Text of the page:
The Camel and the Needle

The Camel and the Needle

by Lenny Cacchio

Jesus once said that it is easier for a camel to pass through the eye of a needle than for a rich man to enter the Kingdom of God. That’s a hard saying. Did he really mean it? Did he mean that a rich man can never enter the Kingdom, as we all know that a camel cannot pass through the eye of a needle? On the other hand the Bible clearly indicates that many godly men from Abraham on down acquired great wealth.

Many have tried to explain this hard saying of Jesus in various ways, but clearly the disciples seemed to have taken this quite literally because they immediately asked, “Who then can be saved?” (Luke 18:26).

There is a simple explanation for Jesus’ statement, one that illustrates an effective teaching method that he used often. Jesus was a master of word pictures and hyperbole. Jesus did this all the time. He warned against straining at a gnat while swallowing a camel (Matthew 23:24). No one took it to mean that the scribes and Pharisees were swallowing camels.

He talked about taking the speck out of your brother’s eye while there is a beam in your own (Matthew 7:3-5). No one took that to mean that people had giant two by fours coming out of their eye sockets. They got the point and understood the lesson.

I would offer that it is the same with that camel and needle thing, even though the disciples did not at first get it. Take a look at the context of this teaching.

A rich man approaches Jesus and asks him what he must do to gain eternal life. Jesus tells him to keep the commandments and names a number of them, significantly naming the last several that deal with how we love our neighbor but omitting those that tell us how to love God. Jesus does not contradict the man when he claims that he had kept those commandments his entire life. But he does tell him that he needs one more thing — one difficult thing: To sell what he has, give it to the poor, and then follow Jesus.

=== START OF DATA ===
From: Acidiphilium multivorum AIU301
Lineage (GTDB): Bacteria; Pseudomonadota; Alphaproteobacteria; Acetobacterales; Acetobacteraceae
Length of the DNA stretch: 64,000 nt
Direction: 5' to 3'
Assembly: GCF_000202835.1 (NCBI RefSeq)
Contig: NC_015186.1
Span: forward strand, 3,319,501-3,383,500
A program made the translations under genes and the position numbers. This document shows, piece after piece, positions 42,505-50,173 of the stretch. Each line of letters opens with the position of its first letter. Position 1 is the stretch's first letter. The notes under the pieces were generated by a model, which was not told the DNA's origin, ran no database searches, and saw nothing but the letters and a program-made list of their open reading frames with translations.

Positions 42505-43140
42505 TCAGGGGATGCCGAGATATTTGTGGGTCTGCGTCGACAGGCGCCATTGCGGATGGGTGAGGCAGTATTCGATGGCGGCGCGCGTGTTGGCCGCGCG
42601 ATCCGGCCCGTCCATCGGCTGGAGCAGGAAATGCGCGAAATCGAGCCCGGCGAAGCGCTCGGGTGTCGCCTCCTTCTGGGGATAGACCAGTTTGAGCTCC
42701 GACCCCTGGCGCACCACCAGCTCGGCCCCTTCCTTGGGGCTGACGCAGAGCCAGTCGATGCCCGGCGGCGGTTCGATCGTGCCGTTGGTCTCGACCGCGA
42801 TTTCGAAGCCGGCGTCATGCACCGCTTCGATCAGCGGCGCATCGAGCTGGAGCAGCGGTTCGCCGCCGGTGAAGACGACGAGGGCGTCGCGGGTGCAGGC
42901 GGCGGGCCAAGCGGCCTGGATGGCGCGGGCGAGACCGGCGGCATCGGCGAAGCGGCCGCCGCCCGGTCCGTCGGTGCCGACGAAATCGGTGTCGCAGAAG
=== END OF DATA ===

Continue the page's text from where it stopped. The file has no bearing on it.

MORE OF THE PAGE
By this Jesus was showing the man that while he might have done a pretty good job of loving his neighbor (the Commandments that Jesus quoted to him), he was falling short in his love toward God (the Commandments he did not quote) because he was ranking his wealth before God.

In those days a form of the Wealth and Health Gospel had infected people’s thinking. They believed that having great wealth was proof of God’s blessing, which would imply that poverty was a result of God’s disfavor. Even today many at the preaching of false teachers have fallen for this fallacy, which Jesus’ statement to the rich man should surely contradict. That’s why the disciples asked Jesus, “If the rich can’t be saved, whom God is clearly blessing, then who can be?”

Jesus, of course, said that with us it is impossible, but with God all things are possible, which happens to be a true statement about rich and poor alike.

The point to be made might sound almost heretical. Yes, we accept the Bible as the inspired word of God. But we have to be careful when we take things too literally. We use figures of speech when we talk. We must also accept that Jesus did too.

Lenny Cacchio has a blog on the Bible Sabbath Association website. You can follow him at the following weblink:


This blog was originally posted on May 14, 2016

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